Bangladesh did well during the COVID-19 period as there were no liquidity shortages in the banking sector. Inflation was under control amidst the global supply- chain disruptions on grounds of higher freights as well as lockdowns across the globe. The remittance inflow and the export receipt were very much satisfactory, keeping the balance of payments (BoP) in the comfort zone. Many, however, argued that the remittance was good as the unofficial channel dried up during the period due to the restrictions on movement of people during the COVID-19 peak period. And export was satisfactory as Bangladesh exports essential or basic clothing the West needed for all citizens. The current account was in surplus.
Banking activity got boosted by digital transactions. It had adequate deposits although the interest on deposits was lower, 6.0 per cent or less. From the fiscal side, the government had adequate funds, keeping its deficit much below the target.
The economy has been picking up since the fag-end of 2021, but for a sudden setback caused by an unforeseen headwind. The war in Ukraine began in February last, and since then, Bangladesh's economy had started worsening. The balance-of-payments deficits were ballooning on a month-on-month basis amid higher import payments. Bangladesh sought IMF supports to narrow its deficits and the Bangladesh Bank started tightening import, discouraging luxury imports, amid forex crunch.
When money is supplied to an economy, it has some consequences -- some adverse and some positive. A popular theory on money is the "Time Value of Money". This is the concept that a sum of money is worth more now than the same sum at a future date due to its earnings potential in the interim. So the economy should have adequate money and the liquidity in the banking sector should be adequate. Surprisingly, the liquidity is now falling and the deposit growth also slowing down. This is undesirable when the economy is picking up as investment and employment are growing. Many banks are discouraging new projects.
The government which had adequate funds to support social-safety-net programmes and megaprojects is now pursuing policy of austerity. Office hours and schools and other educational institutions have been rescheduled to save power as the government feels shy of funding the power projects on grounds of dollar shortages.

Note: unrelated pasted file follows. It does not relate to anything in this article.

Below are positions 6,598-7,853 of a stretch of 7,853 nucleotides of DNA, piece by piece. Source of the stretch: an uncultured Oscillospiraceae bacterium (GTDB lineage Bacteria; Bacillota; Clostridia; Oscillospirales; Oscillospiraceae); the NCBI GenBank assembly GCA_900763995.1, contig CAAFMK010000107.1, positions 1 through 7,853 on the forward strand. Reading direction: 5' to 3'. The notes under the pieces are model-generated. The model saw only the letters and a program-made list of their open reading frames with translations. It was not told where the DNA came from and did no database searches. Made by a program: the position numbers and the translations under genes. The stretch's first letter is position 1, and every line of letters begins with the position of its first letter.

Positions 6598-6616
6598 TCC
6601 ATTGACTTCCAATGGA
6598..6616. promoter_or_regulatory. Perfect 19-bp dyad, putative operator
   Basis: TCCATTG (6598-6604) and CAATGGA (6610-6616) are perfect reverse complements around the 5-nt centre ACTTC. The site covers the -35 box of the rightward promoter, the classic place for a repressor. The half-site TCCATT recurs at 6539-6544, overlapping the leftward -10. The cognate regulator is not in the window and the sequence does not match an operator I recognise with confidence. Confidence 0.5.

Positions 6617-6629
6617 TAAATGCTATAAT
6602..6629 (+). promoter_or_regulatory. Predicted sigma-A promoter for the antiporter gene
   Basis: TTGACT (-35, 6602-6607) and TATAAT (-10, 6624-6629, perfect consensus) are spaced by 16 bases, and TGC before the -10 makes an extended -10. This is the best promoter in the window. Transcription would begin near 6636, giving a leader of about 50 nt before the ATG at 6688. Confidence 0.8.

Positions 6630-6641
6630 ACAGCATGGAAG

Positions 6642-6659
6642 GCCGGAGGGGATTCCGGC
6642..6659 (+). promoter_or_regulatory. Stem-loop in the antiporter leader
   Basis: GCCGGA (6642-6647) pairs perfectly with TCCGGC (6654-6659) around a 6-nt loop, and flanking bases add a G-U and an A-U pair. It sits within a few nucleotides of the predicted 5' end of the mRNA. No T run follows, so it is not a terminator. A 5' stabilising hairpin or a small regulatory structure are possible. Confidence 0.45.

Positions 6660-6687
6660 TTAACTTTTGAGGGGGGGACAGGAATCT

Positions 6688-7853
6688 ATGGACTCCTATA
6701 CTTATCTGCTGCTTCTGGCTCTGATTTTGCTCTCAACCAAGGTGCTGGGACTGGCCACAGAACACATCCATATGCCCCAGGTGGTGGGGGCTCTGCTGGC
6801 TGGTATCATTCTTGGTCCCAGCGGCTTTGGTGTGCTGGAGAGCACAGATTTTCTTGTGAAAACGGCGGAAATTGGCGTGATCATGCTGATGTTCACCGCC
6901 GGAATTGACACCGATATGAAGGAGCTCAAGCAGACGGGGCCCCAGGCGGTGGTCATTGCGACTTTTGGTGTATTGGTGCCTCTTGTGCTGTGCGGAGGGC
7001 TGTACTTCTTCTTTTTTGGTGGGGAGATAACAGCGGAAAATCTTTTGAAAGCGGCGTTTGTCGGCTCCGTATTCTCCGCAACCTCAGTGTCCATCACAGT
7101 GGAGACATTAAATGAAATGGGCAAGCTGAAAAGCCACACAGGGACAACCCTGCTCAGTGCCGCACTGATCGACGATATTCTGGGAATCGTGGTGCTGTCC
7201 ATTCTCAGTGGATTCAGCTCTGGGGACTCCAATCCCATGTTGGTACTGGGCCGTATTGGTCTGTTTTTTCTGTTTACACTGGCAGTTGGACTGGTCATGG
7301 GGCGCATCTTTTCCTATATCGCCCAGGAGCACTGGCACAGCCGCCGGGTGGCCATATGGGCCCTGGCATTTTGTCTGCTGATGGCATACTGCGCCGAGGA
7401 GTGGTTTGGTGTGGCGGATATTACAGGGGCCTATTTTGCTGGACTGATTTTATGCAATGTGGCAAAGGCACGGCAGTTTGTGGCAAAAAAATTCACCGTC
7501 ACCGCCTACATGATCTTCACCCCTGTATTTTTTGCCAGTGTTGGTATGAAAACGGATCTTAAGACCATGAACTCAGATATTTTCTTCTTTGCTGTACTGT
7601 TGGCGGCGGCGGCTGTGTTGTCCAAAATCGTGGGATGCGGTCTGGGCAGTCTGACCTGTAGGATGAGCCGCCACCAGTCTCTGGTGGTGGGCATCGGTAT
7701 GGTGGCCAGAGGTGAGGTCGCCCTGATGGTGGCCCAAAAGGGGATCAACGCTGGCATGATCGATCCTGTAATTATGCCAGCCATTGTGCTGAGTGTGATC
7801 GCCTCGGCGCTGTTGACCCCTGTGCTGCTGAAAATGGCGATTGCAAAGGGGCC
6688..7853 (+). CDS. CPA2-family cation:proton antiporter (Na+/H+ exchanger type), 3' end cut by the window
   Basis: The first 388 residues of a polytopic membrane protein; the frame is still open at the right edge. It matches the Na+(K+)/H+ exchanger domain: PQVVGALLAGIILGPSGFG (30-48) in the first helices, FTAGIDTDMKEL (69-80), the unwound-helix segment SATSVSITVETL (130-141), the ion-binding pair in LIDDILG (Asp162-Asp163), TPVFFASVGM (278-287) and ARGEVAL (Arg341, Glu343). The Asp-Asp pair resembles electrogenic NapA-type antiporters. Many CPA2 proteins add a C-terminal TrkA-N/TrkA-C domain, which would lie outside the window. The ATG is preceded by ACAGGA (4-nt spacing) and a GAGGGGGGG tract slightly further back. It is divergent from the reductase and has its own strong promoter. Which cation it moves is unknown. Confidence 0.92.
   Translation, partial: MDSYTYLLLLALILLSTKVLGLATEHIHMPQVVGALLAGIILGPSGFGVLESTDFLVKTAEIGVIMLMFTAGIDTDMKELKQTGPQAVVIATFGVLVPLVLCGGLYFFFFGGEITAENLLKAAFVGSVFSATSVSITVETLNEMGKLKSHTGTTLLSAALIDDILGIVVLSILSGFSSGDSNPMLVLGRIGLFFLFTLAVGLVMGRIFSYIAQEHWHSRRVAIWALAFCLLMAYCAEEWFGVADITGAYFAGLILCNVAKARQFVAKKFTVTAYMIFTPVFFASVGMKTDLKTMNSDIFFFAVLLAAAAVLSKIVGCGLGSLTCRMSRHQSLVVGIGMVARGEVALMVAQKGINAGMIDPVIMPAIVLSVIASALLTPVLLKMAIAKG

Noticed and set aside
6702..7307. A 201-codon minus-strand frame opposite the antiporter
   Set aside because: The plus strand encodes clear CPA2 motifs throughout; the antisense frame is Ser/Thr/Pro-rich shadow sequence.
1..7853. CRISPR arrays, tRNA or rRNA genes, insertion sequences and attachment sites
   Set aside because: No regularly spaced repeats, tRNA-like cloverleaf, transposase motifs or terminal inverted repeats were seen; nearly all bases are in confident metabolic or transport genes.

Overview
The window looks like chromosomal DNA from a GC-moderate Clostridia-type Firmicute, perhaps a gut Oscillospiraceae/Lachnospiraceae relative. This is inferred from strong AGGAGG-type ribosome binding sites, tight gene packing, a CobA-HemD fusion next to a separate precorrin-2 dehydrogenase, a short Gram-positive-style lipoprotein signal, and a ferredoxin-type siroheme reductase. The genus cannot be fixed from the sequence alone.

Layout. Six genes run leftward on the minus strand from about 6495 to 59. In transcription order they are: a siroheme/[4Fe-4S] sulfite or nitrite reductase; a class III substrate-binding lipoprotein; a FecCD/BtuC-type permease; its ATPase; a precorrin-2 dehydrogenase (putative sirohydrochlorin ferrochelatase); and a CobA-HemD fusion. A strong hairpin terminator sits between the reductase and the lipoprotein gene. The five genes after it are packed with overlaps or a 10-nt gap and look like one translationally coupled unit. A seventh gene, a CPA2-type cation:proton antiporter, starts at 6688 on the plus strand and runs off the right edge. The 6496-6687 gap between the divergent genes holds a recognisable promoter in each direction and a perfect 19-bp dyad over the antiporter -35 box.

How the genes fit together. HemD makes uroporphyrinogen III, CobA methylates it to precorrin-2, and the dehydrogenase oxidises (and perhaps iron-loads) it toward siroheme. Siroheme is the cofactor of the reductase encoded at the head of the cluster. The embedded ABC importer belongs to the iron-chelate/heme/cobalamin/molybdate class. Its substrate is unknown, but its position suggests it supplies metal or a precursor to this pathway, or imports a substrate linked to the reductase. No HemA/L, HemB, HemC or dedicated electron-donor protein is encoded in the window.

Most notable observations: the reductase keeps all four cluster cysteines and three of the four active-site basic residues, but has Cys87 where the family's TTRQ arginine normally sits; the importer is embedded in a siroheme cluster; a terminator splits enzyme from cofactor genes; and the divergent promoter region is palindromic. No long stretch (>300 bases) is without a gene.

The money multiplier is there, and growing at a steady rate. This is now over 5.0.
The pace of increase in public debt has gained strength and it will speed up further after receiving the IMF financial support. The reality is that the fiscal space which MMT believes limitless is now scarce for Bangladesh.
The possible reasons behind it need to be studied. But a layperson's view is: a part of the money has been invested in properties as their prices remained high. Property prices remained higher than even during the pre-COVID-19 period. The property developers argue that this is due to a rise in the prices of construction materials. A section of people in society has availed of it.
A part of the money was eaten up by soaring inflation as the rate of inflation remained higher for quite a long time. And the actual inflation may be much higher than the official statistics. The official statistics measure the old basket, for example, the 2005-06 fiscal year, which does not include many products and services including COVID-related costs.
And more importantly, a part may be siphoned off through a number of ways: under-invoicing and over-invoicing among them. Bangladesh in its latest media briefing held in November hinted that they had identified a number of transactions that they view as similar to capital flight.
However, the MMT zeitgeist was influential in the COVID years but now is sour as Bangladesh faces a liquidity shortage amid the growing debts. This conundrum of the government sparked debate over whether fiscal needs more funds for creating space or not. The dollar crisis may be one reason, but cannot influence the whole economy.